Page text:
In the context of the ongoing media coverage about the meta-analysis published in the Journal of the American Medical Association that found that being overweight or mildly obese doesn’t increase the risk of death compared to “normal” weight people (yes, that would be untimely death, since we all die eventually), I’ve been thinking for days about the article posted on the New York Times’ Well Blog, “Feeling Bullied by Parents About Weight.”
It’s been said that body weight is one of the last bastions of publicly acceptable discrimination. Whether that is exactly true, or not, there are an awful lot of people who seem to feel they have the right to be either “helpful” or downright mean to people who weigh more than is deemed acceptable in the eye of the beholder.
Why is it that someone will say, “Should you really be eating that ice cream?” to someone who is obese, but they wouldn’t say it to someone who has uncontrolled diabetes. To be fair, obesity is more visually obvious, whereas high blood sugar is not, but still. Someone who is obese may or may not have health problems, while someone who has uncontrolled diabetes is at risk of having a heart attack or losing a foot.
There are many people who feel fear and/or loathing toward people who are “fatter” than they are (this isn’t helped by the constant talk about the “obesity epidemic,” which I may have contributed to, and forgive me). I think the psychology behind this attitude stems from one of a handful of reasons:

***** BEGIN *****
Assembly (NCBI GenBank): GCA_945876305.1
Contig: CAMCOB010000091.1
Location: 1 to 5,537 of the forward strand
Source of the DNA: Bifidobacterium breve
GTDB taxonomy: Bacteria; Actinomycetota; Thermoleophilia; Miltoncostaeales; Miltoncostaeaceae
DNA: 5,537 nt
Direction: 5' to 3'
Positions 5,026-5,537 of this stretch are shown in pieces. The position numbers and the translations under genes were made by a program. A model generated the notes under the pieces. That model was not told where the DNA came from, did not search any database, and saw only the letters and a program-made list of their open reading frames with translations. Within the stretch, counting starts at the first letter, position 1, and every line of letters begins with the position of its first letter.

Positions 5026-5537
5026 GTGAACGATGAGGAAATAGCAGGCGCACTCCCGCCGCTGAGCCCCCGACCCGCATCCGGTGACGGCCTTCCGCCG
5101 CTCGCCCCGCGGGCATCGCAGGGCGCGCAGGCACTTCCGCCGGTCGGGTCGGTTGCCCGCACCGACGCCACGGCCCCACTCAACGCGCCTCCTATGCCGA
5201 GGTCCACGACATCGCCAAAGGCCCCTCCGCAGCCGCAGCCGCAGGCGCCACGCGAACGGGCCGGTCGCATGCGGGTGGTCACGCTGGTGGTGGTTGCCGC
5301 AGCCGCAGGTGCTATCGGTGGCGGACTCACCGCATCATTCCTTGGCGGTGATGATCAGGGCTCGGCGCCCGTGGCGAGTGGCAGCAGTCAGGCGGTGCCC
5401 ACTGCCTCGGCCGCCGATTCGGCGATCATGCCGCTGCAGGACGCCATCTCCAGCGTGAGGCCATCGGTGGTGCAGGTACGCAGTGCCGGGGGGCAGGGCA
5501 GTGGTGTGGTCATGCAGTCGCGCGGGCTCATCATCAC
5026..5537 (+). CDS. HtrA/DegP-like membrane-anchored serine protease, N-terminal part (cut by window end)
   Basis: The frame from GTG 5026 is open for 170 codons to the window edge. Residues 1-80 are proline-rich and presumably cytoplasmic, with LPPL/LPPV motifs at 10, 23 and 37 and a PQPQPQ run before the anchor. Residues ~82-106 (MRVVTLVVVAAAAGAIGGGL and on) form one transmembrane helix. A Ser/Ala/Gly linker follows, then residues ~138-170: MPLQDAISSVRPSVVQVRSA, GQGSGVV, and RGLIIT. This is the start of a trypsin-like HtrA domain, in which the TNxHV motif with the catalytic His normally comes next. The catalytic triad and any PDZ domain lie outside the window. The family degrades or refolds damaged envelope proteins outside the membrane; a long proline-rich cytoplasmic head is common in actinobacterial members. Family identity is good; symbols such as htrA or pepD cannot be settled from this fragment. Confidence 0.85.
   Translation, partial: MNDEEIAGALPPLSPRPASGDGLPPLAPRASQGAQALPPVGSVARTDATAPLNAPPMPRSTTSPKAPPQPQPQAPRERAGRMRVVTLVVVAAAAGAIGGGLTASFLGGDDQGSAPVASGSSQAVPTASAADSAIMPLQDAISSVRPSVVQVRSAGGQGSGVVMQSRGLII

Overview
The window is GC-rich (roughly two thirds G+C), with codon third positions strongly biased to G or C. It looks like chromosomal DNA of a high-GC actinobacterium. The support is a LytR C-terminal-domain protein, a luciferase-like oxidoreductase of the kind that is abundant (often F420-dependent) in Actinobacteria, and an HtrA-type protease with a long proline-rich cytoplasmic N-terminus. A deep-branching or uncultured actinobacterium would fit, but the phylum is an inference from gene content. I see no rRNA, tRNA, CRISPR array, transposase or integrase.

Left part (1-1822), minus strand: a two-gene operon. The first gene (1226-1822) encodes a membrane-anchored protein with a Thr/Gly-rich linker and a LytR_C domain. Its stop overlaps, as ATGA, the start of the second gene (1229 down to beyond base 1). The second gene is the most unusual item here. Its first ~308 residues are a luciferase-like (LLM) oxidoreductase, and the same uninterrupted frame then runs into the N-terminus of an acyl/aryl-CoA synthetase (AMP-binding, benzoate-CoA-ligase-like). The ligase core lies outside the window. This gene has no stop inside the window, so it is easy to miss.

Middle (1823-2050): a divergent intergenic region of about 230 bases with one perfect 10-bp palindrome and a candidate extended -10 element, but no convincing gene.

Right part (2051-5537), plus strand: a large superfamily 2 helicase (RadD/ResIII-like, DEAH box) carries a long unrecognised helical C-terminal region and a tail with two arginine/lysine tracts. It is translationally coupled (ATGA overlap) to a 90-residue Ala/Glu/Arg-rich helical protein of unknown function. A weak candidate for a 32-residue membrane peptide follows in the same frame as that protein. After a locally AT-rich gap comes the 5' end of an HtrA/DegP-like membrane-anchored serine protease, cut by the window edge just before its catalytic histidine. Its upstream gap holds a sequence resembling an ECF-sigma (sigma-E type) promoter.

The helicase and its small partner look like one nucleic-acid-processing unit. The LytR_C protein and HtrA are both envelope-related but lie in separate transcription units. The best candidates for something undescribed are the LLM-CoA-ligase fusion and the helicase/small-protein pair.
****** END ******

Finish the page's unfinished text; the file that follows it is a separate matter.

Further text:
- The belief that people who are overweight or obese are sicker and thus driving up healthcare costs (and everyone else’s insurance rates). [Sorry, but body weight is a poor determinate of health. Skinny people can have horrible health habits, too.]
- They aren’t attracted to people above a certain body weight. [That’s a matter of choice. I’ve never been attracted to men with blond hair, but I don’t feel I have the right to verbally attack them.]
- They don’t feel good about their own bodies and try to feel better by picking on someone bigger than their own size. [Should anyone be shoving their own psychological baggage onto someone else?]
There are many aspects of how we live our lives that can affect our health. In case I haven’t repeated it enough, here’s the basic framework for a healthy life:
- Eating nutritious food
- Getting regular physical activity
- Reducing stress
- Getting enough sleep
- Not smoking or abusing drugs/alcohol
Those habits can influence body weight, but they don’t predict or guarantee it. I think it’s way past time to start focusing on cultivating these healthy habits, and letting the weight chips fall where they may.
If someone is overweight, they know it. No one needs to point it out with advice, jokes or slurs. Bullying and shaming doesn’t help anyone. If someone wants (or maybe actually needs) to lose weight, they won’t do it until they are good and ready. Bullying and shaming doesn’t expedite readiness. Readiness, and lasting change, comes from within. So what’s the point of making someone feel bad? Even if you think you are being “helpful,” you’re not. You’re being hurtful.
And…stepping off my soapbox now. Thanks for reading!